Age and Fertility
In 2011, the average age of women undergoing ART treatment cycles in NZ and Australia was 36 years and men 38.3 years. Women in the age range of 25-29 years undergoing fresh non-donor treatment cycles achieved a live birth rate of 26.6%. In contrast, the rate of live births of women aged 40-44 years was only 6.6 %.
Despite the substantial evidence of an age-related decline in female fertility, women are often ignorant of the risks associated with delaying childbearing.
A study of New Zealand university students (Lucas and Shelling, University of Auckland) has revealed that New Zealand students have unrealistic beliefs about both the impact of age on fertility and success rates of fertility treatment. Most respondents (81%) indicated they wished to have children in the future but planned to do this ‘late’ or ‘very late’. The students believed fertility treatment to be more successful than actual success rates. They also predicted fertility decline to occur much later than it occurs in reality.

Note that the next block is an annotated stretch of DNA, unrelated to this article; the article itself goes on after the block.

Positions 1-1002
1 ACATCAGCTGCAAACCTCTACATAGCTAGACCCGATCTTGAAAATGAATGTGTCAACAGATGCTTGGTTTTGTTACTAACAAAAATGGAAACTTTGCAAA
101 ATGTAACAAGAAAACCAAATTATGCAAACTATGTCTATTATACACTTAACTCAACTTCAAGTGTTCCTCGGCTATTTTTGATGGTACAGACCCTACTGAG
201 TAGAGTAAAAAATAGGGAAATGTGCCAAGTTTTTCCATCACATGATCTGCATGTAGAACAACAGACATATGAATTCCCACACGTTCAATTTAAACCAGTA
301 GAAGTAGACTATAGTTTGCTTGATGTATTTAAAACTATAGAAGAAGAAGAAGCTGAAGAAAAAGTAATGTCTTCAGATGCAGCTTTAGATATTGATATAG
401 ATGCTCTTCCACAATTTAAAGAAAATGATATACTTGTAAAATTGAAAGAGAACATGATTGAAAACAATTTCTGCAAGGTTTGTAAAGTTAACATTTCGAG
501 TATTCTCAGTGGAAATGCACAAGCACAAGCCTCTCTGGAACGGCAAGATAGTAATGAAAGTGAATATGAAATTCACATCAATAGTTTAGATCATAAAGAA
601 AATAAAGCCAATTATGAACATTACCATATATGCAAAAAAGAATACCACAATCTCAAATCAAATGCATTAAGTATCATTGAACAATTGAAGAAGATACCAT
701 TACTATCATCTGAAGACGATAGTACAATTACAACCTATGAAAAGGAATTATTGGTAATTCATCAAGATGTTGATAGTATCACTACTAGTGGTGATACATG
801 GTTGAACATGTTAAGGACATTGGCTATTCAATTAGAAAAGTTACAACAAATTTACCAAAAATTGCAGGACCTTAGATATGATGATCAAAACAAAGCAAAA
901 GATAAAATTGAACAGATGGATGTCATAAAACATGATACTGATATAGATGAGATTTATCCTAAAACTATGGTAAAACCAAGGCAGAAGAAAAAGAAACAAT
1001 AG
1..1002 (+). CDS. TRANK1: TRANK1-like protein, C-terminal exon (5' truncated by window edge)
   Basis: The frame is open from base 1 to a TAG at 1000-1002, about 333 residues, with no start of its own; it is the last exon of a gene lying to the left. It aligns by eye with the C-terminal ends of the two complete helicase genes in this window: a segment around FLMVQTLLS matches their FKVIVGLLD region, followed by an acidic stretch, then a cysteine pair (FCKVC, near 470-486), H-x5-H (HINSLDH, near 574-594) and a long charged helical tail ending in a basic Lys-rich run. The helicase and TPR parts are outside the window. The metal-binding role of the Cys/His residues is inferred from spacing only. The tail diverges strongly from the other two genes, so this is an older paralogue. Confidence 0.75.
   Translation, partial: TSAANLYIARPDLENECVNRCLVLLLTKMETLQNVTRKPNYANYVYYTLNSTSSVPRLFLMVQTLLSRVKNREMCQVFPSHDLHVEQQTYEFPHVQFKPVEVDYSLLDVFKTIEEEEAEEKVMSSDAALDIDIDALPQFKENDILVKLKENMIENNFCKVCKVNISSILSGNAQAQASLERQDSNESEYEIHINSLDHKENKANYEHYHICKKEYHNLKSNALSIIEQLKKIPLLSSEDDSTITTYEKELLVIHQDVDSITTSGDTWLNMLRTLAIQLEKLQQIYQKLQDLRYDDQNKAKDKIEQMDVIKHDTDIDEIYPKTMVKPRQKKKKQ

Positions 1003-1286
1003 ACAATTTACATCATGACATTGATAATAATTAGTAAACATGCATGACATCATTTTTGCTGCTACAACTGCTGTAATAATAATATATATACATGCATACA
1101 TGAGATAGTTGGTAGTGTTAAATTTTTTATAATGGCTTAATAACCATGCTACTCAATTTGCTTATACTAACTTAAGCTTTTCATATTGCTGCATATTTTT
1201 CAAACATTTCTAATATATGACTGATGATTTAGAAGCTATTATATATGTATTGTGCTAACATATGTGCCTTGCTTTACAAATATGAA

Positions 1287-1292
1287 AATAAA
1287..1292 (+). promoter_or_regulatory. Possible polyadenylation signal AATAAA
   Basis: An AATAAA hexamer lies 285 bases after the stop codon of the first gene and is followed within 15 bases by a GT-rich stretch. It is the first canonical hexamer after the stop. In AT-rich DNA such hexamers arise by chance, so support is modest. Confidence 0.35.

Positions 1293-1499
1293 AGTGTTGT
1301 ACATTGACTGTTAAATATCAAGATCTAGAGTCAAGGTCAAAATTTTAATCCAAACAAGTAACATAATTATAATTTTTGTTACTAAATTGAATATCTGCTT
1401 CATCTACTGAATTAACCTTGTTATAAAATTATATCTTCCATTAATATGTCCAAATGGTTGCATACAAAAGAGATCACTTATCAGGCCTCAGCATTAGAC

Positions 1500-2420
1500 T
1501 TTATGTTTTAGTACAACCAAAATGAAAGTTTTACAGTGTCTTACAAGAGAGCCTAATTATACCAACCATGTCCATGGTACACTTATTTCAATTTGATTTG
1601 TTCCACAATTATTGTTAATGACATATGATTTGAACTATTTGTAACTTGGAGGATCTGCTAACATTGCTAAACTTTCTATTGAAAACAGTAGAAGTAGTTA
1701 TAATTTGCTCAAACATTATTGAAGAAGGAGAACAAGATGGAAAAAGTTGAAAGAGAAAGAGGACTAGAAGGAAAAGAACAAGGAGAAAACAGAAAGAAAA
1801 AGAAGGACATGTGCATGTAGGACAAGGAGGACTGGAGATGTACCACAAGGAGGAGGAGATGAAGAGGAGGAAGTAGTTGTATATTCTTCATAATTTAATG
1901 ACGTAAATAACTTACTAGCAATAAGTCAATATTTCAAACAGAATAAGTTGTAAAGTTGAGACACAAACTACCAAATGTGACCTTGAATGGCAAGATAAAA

Egg freezing may become an option for those wishing to delay parenthood, but it is expensive. In women aged 35 or younger, one egg freezing cycle will give a 50% chance of a child (using frozen eggs).
AMH (Anti Mullerian Hormone) testing may help indicate how critical time is, especially for women who will have an earlier loss of ovarian reserve than average.
For older couples, it is even more imperative that they undergo a fertility fitness programme prior to conceiving to enhance their chances of a healthy pregnancy and child.
It may be advisable for women over 35 years of age to seek help after 6-9 months of trying to conceive.
Women over 40 years of age are not eligible for publicly funded fertility treatment.